# Mixing relative and absolute coordinates in tikz

The following example uses circuitikz, but the question is about expressing coordinates in generic tikz.

Look at the following code:

\documentclass[border=10pt]{standalone}
\usepackage{circuitikz}
\begin{document}
\begin{circuitikz}[american]
\draw (0,0) node[npn](Q1){};
\draw (Q1.E) to[R=$R_E$] (0,-2.5) node[ground]{};
\draw [gray] (Q1.E) -- ++(2,0)
coordinate(tmp) to[C, color=gray] (tmp |- 0, -2.5)
node[ground, color=gray]{};
\end{circuitikz}
\end{document}


where all the grounds are supposed to be at (x, -2.5). The tricky thing is the coordinate (tmp |- 0, -2.5) (hint from here): what I want to express is the concept of a coordinate which is

(the current path x, the absolute y -2.5)

and the solution I found is, as you can see, using a temporary node. Is there an easier way to write that coordinate?

BTW, for easier way I mean something to directly say "move to the coordinate that has the current value of x, and y=-2.5", like for example

\draw [gray] (Q1.E) -- ++(2,0)
to[C, color=gray] (\magiccurrentx, -2.5)
node[ground, color=gray]{};


...or a similar thing. • @phelype-oleinik, thanks for the edit. – Rmano Oct 3 '18 at 11:10
• if you know distance from (Q1.E) to (0,-2.5) than you can use only relative coordinates: \draw [gray] (Q1.E) -- ++(2,0) to[C, color=gray] ++ (0,-1.73) node[ground, color=gray]{};. as i see your mwe, this distance is not known, so you determine end of this path by coordinate defined by (tmp |- 0, -2.5) . as far as i know, for this is no better way. – Zarko Oct 3 '18 at 11:42
• I am sorry, I do not understand the question. Isn't (tmp |- 0, -2.5) already what you're looking for? If not, please consider editing (the current path x, the absolute y -2.5) in such a way that it is a bit clearer. – user121799 Oct 3 '18 at 14:55
• @marmot sorry --- for simpler I mean not having to use a temporary node; some magic to say "move to a coordinate that has the current value of x, and y=-2.5". I have made myself clearer in the question (I hope). – Rmano Oct 3 '18 at 15:26

If you want to save code characters you simply change coordinate(coordinate_name) for node(node_name){} and use one \draw statement, relative coordinates, and you can use the node ground coordinate named as G to find the coordinate intersection of the named coordinates from the short of the capacitor and the ground; to change the color including the nodes use color=your_fav_color, in my case red.

RESULT: MWE:

\documentclass[border=10pt]{standalone}
\usepackage{circuitikz}
\begin{document}
\begin{tikzpicture}[american]
\draw
(0,0)
node[npn](Q1){}
(Q1.E)
to [R=$R_E$] ++(0,-2.5)
node[ground](G){}
;
\draw[color=red]
(Q1.E)
to[short,*-] ++ (2,0) node(C){}
to[C] (C |- G)
node[ground]{}
;
\end{tikzpicture}
\end{document}


OPTIONAL:

Using the two nodenames available from the first ground and the second, and drawing from the second ground to the emiter...

\documentclass[border=10pt]{standalone}
\usepackage{circuitikz}
\begin{document}
\begin{tikzpicture}[american]
\draw
(0,0)
node[npn](Q1){}
(Q1.E)
to [R=$R_E$] ++(0,-2.5)
node[ground](G1){}
;
\draw[color=red]
(G1)++(2,0)
node[ground](G2){}
to[C] (G2 |- Q1.E)
to[short,-*] (Q1.E)
;
\end{tikzpicture}
\end{document}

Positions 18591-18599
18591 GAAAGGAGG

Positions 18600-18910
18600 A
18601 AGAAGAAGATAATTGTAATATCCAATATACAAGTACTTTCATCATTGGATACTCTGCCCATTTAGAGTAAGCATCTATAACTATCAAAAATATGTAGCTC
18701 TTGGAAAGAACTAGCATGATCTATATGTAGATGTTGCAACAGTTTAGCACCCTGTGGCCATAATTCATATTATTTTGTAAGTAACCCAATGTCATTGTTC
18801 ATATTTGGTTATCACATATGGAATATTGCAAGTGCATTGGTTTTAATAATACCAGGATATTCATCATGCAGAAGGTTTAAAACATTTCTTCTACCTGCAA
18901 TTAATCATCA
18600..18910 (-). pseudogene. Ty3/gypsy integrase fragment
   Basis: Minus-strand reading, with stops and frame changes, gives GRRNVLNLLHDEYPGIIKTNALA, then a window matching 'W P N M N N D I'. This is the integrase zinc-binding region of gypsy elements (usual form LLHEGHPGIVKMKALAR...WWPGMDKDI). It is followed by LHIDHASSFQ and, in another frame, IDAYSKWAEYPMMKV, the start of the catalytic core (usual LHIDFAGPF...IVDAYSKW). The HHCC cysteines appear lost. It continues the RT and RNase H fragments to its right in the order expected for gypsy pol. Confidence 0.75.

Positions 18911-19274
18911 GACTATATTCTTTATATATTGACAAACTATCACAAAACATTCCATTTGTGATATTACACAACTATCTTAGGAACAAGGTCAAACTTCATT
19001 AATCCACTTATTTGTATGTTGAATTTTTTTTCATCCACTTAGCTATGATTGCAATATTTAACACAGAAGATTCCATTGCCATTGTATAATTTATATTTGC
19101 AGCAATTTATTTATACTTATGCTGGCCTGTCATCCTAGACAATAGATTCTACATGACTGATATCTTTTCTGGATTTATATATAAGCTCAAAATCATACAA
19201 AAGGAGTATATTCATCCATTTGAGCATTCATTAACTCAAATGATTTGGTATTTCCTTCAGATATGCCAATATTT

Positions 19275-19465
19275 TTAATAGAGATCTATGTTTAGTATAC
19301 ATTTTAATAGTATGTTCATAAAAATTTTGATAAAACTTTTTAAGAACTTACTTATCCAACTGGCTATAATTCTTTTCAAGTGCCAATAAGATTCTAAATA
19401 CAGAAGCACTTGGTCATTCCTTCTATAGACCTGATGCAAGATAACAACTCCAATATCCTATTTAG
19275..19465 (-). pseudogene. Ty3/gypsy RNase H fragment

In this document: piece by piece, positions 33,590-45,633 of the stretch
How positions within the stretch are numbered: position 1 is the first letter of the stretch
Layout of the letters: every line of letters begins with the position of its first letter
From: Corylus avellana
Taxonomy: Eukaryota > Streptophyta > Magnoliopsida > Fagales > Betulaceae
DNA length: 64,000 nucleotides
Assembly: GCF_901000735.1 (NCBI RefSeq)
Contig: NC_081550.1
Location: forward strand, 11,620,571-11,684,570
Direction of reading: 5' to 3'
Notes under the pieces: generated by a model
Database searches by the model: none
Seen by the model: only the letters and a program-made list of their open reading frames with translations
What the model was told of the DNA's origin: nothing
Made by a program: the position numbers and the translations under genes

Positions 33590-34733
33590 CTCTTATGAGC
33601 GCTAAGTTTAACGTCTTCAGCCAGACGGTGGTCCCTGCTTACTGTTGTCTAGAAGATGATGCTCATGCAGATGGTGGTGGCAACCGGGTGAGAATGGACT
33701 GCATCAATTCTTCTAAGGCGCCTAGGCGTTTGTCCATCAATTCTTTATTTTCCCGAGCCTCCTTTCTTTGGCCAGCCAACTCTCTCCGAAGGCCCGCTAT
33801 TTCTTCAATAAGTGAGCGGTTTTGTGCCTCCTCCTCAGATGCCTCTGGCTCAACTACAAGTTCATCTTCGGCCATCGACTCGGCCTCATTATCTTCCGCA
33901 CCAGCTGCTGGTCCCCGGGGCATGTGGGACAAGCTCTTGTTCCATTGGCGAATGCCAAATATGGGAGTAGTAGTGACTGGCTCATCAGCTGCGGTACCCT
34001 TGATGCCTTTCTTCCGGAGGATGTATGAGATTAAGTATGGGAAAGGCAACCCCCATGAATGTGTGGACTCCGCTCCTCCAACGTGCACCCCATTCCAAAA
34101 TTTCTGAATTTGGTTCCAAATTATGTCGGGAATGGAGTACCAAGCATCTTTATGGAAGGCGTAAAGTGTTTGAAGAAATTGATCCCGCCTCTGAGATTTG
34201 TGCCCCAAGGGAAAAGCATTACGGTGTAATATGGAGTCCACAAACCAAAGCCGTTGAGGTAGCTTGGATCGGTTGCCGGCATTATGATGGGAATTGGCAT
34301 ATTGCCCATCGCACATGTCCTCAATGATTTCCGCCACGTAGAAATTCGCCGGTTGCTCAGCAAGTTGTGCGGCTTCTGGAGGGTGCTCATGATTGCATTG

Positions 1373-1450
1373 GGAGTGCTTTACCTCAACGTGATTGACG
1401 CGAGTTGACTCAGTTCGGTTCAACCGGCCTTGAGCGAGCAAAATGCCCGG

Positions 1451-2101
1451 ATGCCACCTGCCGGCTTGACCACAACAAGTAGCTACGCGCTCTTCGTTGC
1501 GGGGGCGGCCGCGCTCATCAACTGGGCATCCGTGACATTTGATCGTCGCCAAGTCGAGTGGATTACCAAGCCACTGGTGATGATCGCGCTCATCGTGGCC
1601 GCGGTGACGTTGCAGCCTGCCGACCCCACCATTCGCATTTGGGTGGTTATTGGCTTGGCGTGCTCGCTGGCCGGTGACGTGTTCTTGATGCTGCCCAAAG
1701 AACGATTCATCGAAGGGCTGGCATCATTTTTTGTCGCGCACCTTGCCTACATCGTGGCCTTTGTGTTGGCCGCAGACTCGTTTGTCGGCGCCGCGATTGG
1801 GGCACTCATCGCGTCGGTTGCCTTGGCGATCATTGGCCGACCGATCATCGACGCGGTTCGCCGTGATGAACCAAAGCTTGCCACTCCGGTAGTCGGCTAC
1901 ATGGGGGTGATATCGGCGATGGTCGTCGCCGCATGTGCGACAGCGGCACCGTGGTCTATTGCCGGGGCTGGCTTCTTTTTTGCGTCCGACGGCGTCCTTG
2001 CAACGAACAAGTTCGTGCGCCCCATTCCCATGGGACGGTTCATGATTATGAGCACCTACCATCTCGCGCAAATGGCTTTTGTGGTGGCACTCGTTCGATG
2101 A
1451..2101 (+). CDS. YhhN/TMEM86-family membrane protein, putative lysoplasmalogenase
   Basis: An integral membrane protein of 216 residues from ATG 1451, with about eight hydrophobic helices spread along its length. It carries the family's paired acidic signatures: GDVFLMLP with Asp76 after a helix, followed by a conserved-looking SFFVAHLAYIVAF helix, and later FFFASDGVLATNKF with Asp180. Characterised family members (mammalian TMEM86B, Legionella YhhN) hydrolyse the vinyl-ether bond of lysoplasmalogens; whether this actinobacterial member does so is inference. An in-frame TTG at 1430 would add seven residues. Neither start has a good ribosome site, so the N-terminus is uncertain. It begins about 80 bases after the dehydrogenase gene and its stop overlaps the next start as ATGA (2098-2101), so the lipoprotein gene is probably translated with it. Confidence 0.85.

• This is more elegant than my solution because the ground level is labelled (and I'll use it), but still need to use a coordinate (node(C){} and \coordinate(C) I think are the same thing). Thanks anyway, this is a good idea. – Rmano Oct 3 '18 at 18:01
• This coordinate is needed to calculate the intersection to put the ground at the same x position of the first, the other option is using shftings, but writing shiftx=Some_value in a coordinate is not elegant, but I'll try another method to avoid declare the node(C){}... – J Leon V. Oct 3 '18 at 18:13
• I was toying with the [turn] coordinate system, but no joy, still relative... ;-) – Rmano Oct 3 '18 at 18:20
• Check the optional code... – J Leon V. Oct 3 '18 at 18:22
• Yes, it works... although in the end I prefer your first code. Thanks! I'll wait a bit to see if something magic happens... ;-) – Rmano Oct 3 '18 at 18:31

Here is an alternative, but I would not call it simpler.

\documentclass[border=10pt]{standalone}
\usepackage{circuitikz}

\begin{document}
\begin{circuitikz}[american]
\draw (0,0) node[npn](Q1){};
\draw (Q1.E) to[R=$R_E$] (0,-2.5) node[ground]{};
\draw [gray] (Q1.E) -- ++(2,0) \pgfextra{\pgfgetlastxy{\xlast}{\ylast}}
to[C, color=gray]  (\xlast,-2.5)
node[ground, color=gray]{};
\end{circuitikz}
\end{document}


Very similar to John Kormylo's answer but without \pgfextra (which may cause serious trouble). Similar to John, I am not sure this is more elegant.

\documentclass[border=10pt]{standalone}
\usepackage{circuitikz}
\tikzset{magic xy/.code n args={2}{\pgfgetlastxy{#1}{#2}}}
\begin{document}
\begin{circuitikz}[american]
\draw (0,0) node[npn](Q1){};
\draw (Q1.E) to[R=$R_E$] (0,-2.5) node[ground]{};
\draw [gray] (Q1.E) -- ++(2,0) [magic xy={\magicx}{\magicy}]
to[C, color=gray]  (\magicx,-2.5)
node[ground, color=gray]{};
\end{circuitikz}
\end{document}


Or with calc. Both reproduce your picture.

\documentclass[border=10pt]{standalone}
\usepackage{circuitikz}
\usetikzlibrary{calc}
\begin{document}
\begin{circuitikz}[american]
\draw (0,0) node[npn](Q1){};
\draw (Q1.E) to[R=$R_E$] (0,-2.5) node[ground]{};
\draw[gray]  let \p1=(Q1.E) in (Q1.E)  -- ++ (2,0)
to[C, color=gray]  (\x1+2cm,-2.5)  node[ground, color=gray]{};
node[ground, color=gray]{};
\end{circuitikz}
\end{document}